Barnes’s first novel, Ryder, is most significant for its display of technical virtuosity; it contains Elizabethan lyrics, audacious drawings, and enough ribald prose passages to have made it a minor scandal when it was first published. The plot describes the efforts of Wendell Ryder to found his own dynasty, but Wendell’s successes are achieved largely at the expense of the women in the text; his wife, Amelia, and his mistress, Kate Careless, are ruthlessly exploited to fulfill Wendell’s selfish ends. What impresses one most about Barnes’s first popular success, however, is her early feminism and her ability to manipulate the novel form.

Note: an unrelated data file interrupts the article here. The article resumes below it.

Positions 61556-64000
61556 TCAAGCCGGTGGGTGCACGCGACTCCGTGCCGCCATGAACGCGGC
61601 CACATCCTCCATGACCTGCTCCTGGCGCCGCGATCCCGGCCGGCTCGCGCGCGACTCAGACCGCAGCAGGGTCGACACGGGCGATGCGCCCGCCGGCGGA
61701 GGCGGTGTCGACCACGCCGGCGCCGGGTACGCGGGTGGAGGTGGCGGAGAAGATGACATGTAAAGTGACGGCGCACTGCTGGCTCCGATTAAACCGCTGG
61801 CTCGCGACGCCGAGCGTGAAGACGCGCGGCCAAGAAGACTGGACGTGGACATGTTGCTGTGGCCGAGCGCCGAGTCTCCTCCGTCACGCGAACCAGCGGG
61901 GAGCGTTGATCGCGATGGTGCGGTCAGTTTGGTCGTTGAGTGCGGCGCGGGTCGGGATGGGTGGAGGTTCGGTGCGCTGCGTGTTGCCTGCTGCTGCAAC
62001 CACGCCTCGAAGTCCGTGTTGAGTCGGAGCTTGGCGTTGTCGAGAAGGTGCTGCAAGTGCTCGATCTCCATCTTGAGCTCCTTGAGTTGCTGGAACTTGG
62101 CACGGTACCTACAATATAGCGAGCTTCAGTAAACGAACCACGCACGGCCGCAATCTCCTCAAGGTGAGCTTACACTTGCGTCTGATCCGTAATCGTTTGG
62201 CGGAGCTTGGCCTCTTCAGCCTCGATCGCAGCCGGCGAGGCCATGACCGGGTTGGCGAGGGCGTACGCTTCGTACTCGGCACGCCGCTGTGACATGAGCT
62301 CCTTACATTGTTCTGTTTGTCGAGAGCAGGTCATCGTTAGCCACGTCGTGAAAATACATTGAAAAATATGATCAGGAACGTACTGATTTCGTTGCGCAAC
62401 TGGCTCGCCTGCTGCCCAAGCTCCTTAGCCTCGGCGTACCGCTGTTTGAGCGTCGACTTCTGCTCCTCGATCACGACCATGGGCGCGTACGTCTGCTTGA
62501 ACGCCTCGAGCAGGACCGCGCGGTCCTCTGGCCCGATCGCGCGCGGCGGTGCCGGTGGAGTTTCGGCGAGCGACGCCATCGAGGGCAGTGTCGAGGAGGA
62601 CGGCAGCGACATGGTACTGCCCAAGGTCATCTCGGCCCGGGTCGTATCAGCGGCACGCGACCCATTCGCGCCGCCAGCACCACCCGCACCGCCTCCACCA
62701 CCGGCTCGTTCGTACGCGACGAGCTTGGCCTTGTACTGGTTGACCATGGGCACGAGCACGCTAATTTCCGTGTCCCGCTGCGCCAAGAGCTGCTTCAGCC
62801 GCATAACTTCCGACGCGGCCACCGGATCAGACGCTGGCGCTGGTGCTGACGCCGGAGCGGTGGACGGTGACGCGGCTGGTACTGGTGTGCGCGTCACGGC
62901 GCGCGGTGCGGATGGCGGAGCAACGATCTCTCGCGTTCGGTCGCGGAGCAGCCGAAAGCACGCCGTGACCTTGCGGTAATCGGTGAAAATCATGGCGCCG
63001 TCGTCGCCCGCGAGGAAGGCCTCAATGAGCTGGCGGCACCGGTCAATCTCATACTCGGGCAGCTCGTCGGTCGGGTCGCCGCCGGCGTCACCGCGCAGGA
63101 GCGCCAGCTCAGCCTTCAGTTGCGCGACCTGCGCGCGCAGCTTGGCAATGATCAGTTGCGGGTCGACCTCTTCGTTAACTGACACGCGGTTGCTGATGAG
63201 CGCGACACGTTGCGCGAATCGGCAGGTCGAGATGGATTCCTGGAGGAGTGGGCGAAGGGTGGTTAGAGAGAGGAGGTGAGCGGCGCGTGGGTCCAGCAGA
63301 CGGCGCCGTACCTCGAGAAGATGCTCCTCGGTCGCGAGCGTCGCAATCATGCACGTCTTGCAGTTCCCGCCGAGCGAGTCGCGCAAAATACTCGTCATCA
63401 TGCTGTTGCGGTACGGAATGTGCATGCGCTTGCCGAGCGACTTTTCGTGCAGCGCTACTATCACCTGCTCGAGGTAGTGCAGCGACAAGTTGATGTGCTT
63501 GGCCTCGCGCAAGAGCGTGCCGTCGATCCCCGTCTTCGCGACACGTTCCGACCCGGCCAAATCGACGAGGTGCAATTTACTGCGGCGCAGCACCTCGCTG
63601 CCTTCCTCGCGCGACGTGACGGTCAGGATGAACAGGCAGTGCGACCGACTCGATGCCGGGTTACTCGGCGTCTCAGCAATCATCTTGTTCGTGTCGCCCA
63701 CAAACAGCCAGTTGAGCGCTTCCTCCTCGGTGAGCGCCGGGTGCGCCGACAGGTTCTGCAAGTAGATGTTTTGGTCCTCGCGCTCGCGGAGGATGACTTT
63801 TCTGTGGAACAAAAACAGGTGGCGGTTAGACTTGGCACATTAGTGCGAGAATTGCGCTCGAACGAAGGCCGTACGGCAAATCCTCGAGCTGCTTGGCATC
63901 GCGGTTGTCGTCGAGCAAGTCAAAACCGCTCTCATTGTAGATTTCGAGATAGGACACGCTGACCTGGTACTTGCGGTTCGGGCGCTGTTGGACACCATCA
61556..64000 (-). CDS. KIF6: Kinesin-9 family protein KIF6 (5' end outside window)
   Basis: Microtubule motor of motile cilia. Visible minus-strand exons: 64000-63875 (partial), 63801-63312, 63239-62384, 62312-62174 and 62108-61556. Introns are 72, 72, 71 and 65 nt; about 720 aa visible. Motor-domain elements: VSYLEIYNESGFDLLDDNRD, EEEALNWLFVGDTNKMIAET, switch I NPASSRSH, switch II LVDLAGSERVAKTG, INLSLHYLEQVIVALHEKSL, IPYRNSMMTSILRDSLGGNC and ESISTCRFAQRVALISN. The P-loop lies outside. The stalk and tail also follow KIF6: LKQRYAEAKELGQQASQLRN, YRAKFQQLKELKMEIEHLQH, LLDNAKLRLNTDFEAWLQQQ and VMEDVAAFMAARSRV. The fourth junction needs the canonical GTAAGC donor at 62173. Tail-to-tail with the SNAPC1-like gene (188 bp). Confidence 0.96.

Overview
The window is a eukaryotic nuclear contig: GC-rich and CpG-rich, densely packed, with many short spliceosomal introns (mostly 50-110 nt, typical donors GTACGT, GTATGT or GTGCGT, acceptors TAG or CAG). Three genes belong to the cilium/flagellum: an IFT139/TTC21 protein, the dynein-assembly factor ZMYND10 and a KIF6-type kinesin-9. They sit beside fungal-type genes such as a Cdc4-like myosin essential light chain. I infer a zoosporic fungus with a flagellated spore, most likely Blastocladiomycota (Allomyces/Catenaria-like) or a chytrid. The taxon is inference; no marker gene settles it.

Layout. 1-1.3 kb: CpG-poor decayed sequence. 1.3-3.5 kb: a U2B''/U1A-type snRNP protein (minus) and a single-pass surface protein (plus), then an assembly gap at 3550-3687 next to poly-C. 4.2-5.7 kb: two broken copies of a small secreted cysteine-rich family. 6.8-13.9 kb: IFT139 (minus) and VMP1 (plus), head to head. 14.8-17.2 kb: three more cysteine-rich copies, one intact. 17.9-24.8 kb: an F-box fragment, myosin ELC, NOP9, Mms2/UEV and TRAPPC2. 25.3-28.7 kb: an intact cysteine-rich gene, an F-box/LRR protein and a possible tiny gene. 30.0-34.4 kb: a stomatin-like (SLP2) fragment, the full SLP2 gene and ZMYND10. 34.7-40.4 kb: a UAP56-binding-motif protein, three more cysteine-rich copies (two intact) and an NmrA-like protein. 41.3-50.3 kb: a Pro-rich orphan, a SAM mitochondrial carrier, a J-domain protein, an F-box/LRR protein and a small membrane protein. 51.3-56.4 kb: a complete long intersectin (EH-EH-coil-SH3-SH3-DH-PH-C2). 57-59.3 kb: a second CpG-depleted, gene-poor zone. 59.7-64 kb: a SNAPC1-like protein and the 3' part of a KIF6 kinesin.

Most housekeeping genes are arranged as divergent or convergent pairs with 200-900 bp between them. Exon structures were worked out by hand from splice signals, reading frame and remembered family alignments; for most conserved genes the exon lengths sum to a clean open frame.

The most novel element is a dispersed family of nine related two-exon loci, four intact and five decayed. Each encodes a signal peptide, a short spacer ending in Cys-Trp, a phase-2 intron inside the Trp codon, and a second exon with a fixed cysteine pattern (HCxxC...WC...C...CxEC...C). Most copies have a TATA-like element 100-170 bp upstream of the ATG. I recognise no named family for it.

While many of her compatriots were celebrating the triumph of male sexuality, Barnes was concerned with exploring the ways in which women were exploited by men. Chapter 5 in this novel, “Rape and Repining,” demonstrates her interest in early feminism in its mocking attack on women for their own misfortune. In addition, Barnes’s novel reflects the influence of Joyce in its use of a narrative that abandons strict chronology in favor of digressive commentaries upon the various women and their roles in the novel. For example, Barnes devotes a considerable amount of space to Kate Careless, one of Wendell’s mistresses and one of the most important figures in the text. At the same time, she recounts at great length the checkered career of Wendell Ryder, who is extravagantly indulged by his mother,...
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